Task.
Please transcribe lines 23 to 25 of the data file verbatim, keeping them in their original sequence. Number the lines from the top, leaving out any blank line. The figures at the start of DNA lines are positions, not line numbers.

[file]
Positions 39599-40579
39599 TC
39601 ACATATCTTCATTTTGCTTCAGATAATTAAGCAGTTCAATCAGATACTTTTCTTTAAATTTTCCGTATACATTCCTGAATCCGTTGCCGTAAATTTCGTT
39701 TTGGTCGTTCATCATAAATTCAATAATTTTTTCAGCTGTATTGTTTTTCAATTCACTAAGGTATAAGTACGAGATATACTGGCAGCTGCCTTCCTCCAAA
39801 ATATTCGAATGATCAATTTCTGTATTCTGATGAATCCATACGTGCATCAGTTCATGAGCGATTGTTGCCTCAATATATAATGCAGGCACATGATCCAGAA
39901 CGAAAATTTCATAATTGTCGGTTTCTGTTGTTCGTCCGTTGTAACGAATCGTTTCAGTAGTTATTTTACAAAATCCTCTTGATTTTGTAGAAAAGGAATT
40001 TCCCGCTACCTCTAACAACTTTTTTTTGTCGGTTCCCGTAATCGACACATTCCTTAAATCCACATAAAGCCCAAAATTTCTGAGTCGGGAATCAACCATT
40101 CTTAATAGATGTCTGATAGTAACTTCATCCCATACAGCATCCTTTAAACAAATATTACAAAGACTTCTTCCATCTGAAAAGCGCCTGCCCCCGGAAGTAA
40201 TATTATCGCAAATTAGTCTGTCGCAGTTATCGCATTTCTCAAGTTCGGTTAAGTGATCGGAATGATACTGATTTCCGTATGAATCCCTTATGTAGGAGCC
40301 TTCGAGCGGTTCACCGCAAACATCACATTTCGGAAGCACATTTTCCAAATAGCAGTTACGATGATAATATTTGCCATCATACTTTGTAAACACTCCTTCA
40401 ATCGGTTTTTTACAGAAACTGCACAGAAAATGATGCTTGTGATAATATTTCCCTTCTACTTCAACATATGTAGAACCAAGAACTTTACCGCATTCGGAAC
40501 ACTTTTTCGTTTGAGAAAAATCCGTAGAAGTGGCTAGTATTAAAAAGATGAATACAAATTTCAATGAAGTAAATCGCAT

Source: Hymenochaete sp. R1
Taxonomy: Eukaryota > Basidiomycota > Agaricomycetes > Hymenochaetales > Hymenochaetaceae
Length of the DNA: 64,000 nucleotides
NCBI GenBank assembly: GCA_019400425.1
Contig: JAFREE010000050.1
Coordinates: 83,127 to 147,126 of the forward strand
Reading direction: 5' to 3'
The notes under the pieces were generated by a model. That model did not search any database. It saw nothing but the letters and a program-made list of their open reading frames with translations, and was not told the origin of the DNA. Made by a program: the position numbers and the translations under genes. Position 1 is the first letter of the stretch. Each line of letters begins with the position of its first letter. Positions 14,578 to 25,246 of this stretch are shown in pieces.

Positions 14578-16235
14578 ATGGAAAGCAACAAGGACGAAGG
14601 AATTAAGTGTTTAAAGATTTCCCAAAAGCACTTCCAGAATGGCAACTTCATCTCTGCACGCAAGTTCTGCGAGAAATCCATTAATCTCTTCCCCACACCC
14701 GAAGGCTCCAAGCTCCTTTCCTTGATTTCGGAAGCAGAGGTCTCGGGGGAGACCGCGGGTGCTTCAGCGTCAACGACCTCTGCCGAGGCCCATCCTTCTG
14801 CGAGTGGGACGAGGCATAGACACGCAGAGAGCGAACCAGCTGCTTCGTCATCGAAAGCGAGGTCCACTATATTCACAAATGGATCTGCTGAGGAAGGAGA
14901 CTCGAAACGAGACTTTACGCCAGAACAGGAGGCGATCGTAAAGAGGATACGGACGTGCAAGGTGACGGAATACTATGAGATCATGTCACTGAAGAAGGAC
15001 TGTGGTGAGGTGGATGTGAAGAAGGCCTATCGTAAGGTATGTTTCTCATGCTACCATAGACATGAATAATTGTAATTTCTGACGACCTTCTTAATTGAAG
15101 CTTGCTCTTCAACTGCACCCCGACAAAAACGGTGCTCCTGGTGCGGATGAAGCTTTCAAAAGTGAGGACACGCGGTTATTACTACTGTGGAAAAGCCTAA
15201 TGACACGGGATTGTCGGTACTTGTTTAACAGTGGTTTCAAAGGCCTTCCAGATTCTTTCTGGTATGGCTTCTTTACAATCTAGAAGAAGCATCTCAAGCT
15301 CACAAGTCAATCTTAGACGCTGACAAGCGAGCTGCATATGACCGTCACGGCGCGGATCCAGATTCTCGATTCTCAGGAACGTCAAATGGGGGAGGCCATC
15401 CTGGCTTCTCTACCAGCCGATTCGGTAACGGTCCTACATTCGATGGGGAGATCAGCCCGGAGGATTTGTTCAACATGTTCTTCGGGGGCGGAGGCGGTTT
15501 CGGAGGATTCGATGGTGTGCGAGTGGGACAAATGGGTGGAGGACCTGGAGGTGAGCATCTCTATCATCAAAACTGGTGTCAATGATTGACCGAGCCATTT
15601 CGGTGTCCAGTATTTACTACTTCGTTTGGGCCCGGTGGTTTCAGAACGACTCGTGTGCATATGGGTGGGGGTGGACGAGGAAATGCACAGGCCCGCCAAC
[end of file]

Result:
14601 AATTAAGTGTTTAAAGATTTCCCAAAAGCACTTCCAGAATGGCAACTTCATCTCTGCACGCAAGTTCTGCGAGAAATCCATTAATCTCTTCCCCACACCC
14701 GAAGGCTCCAAGCTCCTTTCCTTGATTTCGGAAGCAGAGGTCTCGGGGGAGACCGCGGGTGCTTCAGCGTCAACGACCTCTGCCGAGGCCCATCCTTCTG
14801 CGAGTGGGACGAGGCATAGACACGCAGAGAGCGAACCAGCTGCTTCGTCATCGAAAGCGAGGTCCACTATATTCACAAATGGATCTGCTGAGGAAGGAGA